Apache Prisoner-of-War Cemeteries

Apache Prisoner-of-War Cemeteries

Here beneath Oklahoma Skies far from their native haunts in Arizona, New Mexico and northern Mexico is the resting place for more than 300 Apaches of the Chiricahua, Warm Springs, and Nedni tribes. During and after the Geronimo campaign of 1886 these people - hostiles, friendlies, and scouts alike-were sent as prisoners-of-war to Florida, then to Alabama.

In 1894 they were brought to Fort Sill where they remained for the next 19 years. Living in 12 villages, with many of their leading men serving as soldiers and U.S. scouts, they built their own houses, fenced the entire military reserve, dug water tanks which still dot the landscape, raised 10,000 cattle, and grew bountiful crops. Granted freedom by Act of Congress in 1913, 183 returned to New Mexico while 82 settled on farms near here.

This burial ground is a memorial both to their historic past and to their industry and perseverance on their long road to a new way of life.
Fort Sill, Oklahoma

Apache Indian Cemeteries

The roll call of chiefs, warriors,army scouts and families buried here include the most famous names in Apache History:Geronimo, whose daring band performed deeds unmatched since the days of Captian Kidd; Chief Loco of the Warm Springs who stood for peace; Chief Nana, the original desert fox; Chief Chihuahua of the Charicahoas; and sons and grandsons of Manus Colorados, Victorio, Cochisa, Naiche and Juh and of such noted scouts as Kashteney, Chatta, Kayitah and Martine.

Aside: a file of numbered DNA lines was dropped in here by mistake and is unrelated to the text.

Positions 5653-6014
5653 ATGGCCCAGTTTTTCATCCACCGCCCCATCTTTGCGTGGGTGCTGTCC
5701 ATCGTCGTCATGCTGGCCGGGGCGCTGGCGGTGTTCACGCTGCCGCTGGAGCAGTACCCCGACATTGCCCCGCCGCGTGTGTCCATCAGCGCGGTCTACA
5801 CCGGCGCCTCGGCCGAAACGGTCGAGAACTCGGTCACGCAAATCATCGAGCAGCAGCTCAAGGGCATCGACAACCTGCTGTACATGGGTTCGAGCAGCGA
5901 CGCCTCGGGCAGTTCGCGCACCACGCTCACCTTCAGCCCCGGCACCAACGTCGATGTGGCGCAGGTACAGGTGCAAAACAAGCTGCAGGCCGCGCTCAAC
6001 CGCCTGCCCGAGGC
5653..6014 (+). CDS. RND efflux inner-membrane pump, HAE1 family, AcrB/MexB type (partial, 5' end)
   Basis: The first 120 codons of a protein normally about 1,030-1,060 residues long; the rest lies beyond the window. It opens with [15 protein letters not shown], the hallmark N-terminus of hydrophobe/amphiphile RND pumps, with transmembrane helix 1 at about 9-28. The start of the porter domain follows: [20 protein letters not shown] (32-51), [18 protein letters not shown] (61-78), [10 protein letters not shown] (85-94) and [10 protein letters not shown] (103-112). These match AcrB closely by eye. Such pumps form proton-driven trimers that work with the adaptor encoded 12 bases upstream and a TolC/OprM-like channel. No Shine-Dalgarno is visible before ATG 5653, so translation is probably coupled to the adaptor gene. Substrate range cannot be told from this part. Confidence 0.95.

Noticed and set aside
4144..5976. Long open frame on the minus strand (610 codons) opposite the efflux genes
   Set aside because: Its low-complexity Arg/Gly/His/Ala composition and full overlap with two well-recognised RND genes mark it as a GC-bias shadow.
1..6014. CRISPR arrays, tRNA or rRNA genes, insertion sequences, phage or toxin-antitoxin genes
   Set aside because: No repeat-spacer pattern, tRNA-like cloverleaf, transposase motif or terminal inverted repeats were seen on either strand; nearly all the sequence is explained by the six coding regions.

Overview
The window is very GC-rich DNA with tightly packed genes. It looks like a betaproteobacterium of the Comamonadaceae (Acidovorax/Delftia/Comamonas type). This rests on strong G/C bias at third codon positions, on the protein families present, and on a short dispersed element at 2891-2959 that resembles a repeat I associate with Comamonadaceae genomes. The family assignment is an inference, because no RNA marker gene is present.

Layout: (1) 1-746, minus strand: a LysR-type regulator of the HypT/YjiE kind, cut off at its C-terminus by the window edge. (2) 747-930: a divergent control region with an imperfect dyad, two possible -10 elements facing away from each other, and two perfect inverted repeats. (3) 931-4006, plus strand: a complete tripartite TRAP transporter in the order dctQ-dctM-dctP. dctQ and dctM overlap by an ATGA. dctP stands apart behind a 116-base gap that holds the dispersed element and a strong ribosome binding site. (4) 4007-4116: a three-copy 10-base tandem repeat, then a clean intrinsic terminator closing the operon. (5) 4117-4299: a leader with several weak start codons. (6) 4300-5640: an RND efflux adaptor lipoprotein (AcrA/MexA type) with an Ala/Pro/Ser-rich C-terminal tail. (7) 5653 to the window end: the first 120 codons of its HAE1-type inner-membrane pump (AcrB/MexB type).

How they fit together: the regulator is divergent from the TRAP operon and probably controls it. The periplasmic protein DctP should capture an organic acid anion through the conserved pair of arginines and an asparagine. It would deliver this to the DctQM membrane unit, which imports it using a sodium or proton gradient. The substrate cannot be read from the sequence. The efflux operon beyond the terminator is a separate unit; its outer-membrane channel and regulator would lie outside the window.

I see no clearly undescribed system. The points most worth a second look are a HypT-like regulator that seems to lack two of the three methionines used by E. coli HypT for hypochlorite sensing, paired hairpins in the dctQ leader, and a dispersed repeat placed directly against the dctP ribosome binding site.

Here also lie 12 of the 50 Apaches who were U.S. soldiers and scouts at Fort Sill. Linked with these men in the Indian wars was a legion of Army greats-General Crook, Miles, Crawford, Gatewood, Lawton, Grierson and Leonard Wood.

This cemetery on Beef Creek was established in 1894 by General Scott. Related cemeteries nearly are the Chief Chihuahua plot 1/4 miles north and Bailtso plot just south across the road. Scouts Mangus and Domeah and , white interpreter George Wratten are buried in the Post Cemetery.

Fort Sill, Oklahoma

National Register of Historic Places:

Indian Cemeteries *** (added 1977 - Site - #77001510)

Also known as Apache Prisoner-of-War Cemeteries, & Otipoby Comanche Cemetery
Fort Sill Military Reservation, Fort Sill
Historic Significance: Event
Area of Significance: Native American, Military
Period of Significance: 1875-1899, 1900-1924
Owner: Federal
Historic Function: Defense, Funerary
Historic Sub-function: Cemetery
Current Function: Defense, Funerary
Current Sub-function: Cemetery
From The Fort Sill Museum take Randolph Road to Quinette Road, pass the Patriot Club and the Golf Course pass under I-44 and follow the signs to the Apache Cemetery About 2 1/2 miles.
Geronimo's Grave is located here.
Fort Sill Military Reservation, Fort Sill, OK
Exploring Oklahoma History
Exploring Oklahoma History
More Pictures:

Geronimo's grave sign Geronimo's  Grave Site Geronimo's Grave Geronimo's Grave Geronimo's Grave Site Geronimo's Grave Site Geronimo's Grave Site
Apache Indian Cemetery Apache Indian Cemetery Apache Indian Cemeteries Geronimo's Grave Geronimo's Grave